Although we have discussed regions of black fur that are not uncommon with the Maltese breed, there are quite a few health conditions that owners need to be aware of.
As you will see, with most of these conditions, there are other signs like raised pores and skin. Therefore, if a Maltese puppy or dog has a black epidermis that has NOT grown or changed in any way, it is often due to the normal changes in skin pigmentation, as noted above.
Here is a list of the most common health problems that cause dark skin
- Apocrine cyst of the sweat gland – It presents in the form of small round and dark lumps. With many canines, the bumps are actually a dark blue that can be mistaken for black. These are frequently found on the legs, neck and/or head of the dog. It is diagnosed with a biopsy and the lumps are surgically removed.
- Basal cell tumors – A raised darkened bump on the skin; located most frequently on the chest, head and/or neck. This is a gradually growing cancer that is identified on biopsy and is surgically removed.
- Bowen’s disease (squamous cell carcinoma) – A rare disease in which black, heavy, raised lesions transform into ulcers that crust and bleed. These can be present in almost any area of the body: mind, neck, chest, shoulders, around the mouth, belly, and/or genital areas. This is diagnosed with a biopsy and treated with chemotherapy and/or radiation.
- Cushing’s disease – Unfortunately this is not unusual in the Maltese breed. It is a condition in which there are hormonal disorders that cause high levels of cortisol to appear in the bloodstream.
Not all Maltese dogs with Cushing’s have dark areas of pores and skin. For many, there are areas of discoloration of the epidermis, however it can be dark pink or dark brown.
Other Cushing’s signs include
- Excessive thirst
- increased urination
- Changes in appetite (decrease or increase)
- Hair loss
- weakness in the extremities
- skin bumps
- Formation of scabs on the skin
- This is identified as having blood and urine tests done and is treated with steroid-based medications such as prednisone.
Summary of HEALTH ISSUES
As you can see, with these conditions having black skin as one of the signs, there are other symptoms as well; most noticeably raised spots. So, if you notice that any dark spots on your Maltese are raised, this is your indication to bring your puppy or dog in for a thorough checkup.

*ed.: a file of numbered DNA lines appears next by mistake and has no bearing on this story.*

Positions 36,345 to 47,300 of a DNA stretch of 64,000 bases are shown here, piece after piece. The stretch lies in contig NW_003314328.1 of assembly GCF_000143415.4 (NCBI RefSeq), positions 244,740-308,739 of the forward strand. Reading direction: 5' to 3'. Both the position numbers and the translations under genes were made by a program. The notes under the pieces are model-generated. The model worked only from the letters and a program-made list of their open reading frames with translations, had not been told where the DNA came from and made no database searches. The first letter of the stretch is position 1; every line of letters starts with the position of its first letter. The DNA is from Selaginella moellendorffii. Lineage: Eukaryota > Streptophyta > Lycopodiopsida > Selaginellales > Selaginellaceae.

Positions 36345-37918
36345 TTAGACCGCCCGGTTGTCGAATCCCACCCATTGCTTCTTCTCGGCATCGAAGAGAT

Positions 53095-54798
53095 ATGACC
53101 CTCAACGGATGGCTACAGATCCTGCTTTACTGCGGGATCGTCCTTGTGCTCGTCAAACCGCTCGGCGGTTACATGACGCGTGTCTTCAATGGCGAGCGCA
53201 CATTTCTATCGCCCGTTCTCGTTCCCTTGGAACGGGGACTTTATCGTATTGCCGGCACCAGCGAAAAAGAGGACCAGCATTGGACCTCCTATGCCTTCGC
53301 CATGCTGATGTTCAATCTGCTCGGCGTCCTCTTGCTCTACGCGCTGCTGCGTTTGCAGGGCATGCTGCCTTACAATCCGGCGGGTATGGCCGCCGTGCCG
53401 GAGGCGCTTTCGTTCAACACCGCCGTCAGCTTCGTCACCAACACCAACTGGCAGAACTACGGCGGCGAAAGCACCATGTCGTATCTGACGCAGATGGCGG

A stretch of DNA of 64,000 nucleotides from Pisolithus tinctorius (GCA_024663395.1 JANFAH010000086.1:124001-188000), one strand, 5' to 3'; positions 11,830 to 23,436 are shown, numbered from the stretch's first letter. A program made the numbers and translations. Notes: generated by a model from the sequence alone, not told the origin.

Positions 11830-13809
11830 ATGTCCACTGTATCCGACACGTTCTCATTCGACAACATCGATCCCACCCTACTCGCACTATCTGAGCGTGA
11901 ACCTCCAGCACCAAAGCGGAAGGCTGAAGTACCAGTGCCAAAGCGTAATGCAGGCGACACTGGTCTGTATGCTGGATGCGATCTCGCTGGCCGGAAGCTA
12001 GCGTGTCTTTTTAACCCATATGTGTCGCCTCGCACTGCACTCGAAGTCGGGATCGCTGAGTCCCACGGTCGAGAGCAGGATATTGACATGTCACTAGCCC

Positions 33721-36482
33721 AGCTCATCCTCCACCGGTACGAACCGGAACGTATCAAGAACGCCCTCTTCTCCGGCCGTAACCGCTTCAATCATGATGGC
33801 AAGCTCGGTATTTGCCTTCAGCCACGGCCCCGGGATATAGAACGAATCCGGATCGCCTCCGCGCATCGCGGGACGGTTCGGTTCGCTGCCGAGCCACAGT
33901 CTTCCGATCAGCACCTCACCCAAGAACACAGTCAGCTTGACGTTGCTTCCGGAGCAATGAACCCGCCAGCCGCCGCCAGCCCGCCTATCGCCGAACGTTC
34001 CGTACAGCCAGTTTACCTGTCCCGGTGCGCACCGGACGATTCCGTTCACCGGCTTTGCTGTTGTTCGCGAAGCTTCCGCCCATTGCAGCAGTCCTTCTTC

Steps to prevent and/or reduce areas of dark skin on a Maltese
The following applies to black spots that are purely cosmetic, and not due to any skin or ailment.
The best method to fade or remove blackheads is to prevent direct sun exposure. BUT, there are a few points to keep in mind as there are several wrong ways to do this.
1) The first thing to keep in mind is that black spots and halos are a desired characteristic of the Maltese breed and it is sunlight that can play a big part in keeping those areas dark.
Since a lack of sunlight can cause the nose to fade on top of all other black factors, many homeowners deliberately encourage sun exposure, even if this simply includes some lounging time in a solarium during the drying season. winter.
Therefore, if you try to limit direct sun exposure in an effort to diminish the black skin on your body, you will often have undesirable results, including fading of the nose.
2) Limiting the sun shouldn’t mean limiting outdoor activities either, as daily outdoor exercise is important to keeping a Maltese healthy and strong.
How to keep the bones and cardiovascular system healthy and
It helps the dog maintain a proper metabolism, keeps the bones and cardiovascular system healthy and, in many cases, gives the pup the opportunity to release stored energy, allowing him to behave better around the house.
Just as important, it provides a great bonding experience for owner and dog, allows a Maltese to practice socialization skills, and is time to train and hone heeling techniques.
Therefore, staying indoors is simply unhealthy and the benefit of black pores and skin discoloration does not outweigh any and all benefits of a dog exercising outside.
Keeping all of this in mind, you’ll want to block sunlight from reaching a Maltese’s pores and skin (but not his nose), while taking him outside at the normal frequency (typically two walks per day, plus any weather additional supervised outdoor play). This is best accomplished by using a good leave-in coating product with SPF sun protection.
Recommendation About The hair
In any case, it is recommended to leave the hair loose for proper grooming; however, if you use one with SPF and do it regularly, it will help those black areas to fade.
You will find two types of sunscreen that are best for black spotted Maltese:
a spray. You’ll want one that sprays on with a continuous mist, which will protect the epidermis and coat. We recommend Epi-Pet Sunlight Protectant Spray for Pets, which can replace your Maltese’s normal coating spray.
This is the only sunscreen for pets that meets FDA requirements. Since only individual products have formal SPF ratings, this has the equivalent of 30 to 40 SPF, which is great for canines. Epi-Pet also smells fantastic and is a nice, non-greasy formulation that leaves skin dry.